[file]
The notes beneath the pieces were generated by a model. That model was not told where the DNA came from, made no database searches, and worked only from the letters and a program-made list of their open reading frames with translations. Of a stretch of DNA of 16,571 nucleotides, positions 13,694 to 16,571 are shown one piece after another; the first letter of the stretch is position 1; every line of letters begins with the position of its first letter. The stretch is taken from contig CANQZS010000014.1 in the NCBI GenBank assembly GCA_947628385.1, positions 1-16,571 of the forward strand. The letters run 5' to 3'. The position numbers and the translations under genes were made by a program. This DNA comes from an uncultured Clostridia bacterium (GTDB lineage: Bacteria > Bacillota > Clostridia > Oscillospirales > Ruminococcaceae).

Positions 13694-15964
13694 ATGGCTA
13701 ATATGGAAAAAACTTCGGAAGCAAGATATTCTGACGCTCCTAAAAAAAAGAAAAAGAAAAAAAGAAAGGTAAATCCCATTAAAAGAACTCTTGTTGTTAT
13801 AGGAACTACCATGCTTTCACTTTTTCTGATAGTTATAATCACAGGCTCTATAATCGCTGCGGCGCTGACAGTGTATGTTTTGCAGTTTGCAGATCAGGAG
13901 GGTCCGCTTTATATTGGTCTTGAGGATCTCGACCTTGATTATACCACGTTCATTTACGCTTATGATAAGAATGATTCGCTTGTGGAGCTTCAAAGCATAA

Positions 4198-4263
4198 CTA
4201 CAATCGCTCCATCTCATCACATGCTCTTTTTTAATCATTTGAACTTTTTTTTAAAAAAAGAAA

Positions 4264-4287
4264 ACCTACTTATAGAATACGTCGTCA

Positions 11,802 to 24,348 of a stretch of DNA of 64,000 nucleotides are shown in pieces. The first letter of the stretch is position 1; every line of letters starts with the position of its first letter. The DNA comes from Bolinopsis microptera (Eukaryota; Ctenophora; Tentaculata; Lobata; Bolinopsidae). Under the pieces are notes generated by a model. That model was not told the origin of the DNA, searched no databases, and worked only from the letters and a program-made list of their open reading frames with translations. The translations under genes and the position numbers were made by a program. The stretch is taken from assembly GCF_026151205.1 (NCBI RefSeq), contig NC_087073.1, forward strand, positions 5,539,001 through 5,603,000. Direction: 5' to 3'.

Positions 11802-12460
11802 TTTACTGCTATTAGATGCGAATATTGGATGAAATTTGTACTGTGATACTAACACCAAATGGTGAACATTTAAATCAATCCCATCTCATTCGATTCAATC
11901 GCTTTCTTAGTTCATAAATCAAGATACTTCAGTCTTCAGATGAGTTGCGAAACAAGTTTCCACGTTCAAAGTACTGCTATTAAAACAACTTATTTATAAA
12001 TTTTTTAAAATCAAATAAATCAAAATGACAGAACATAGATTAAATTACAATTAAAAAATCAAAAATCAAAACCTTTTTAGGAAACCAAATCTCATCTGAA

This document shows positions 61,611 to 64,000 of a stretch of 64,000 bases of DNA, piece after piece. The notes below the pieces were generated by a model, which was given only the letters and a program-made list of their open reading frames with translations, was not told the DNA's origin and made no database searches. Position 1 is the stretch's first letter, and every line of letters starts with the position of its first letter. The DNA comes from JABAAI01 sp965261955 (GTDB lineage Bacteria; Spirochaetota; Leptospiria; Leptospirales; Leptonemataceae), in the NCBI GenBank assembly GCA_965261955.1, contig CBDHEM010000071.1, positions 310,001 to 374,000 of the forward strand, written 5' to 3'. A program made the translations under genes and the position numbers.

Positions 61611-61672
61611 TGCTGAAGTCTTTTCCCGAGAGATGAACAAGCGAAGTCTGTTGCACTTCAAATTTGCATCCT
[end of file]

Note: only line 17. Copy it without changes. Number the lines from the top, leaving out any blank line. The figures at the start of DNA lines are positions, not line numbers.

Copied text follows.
This document shows positions 61,611 to 64,000 of a stretch of 64,000 bases of DNA, piece after piece. The notes below the pieces were generated by a model, which was given only the letters and a program-made list of their open reading frames with translations, was not told the DNA's origin and made no database searches. Position 1 is the stretch's first letter, and every line of letters starts with the position of its first letter. The DNA comes from JABAAI01 sp965261955 (GTDB lineage Bacteria; Spirochaetota; Leptospiria; Leptospirales; Leptonemataceae), in the NCBI GenBank assembly GCA_965261955.1, contig CBDHEM010000071.1, positions 310,001 to 374,000 of the forward strand, written 5' to 3'. A program made the translations under genes and the position numbers.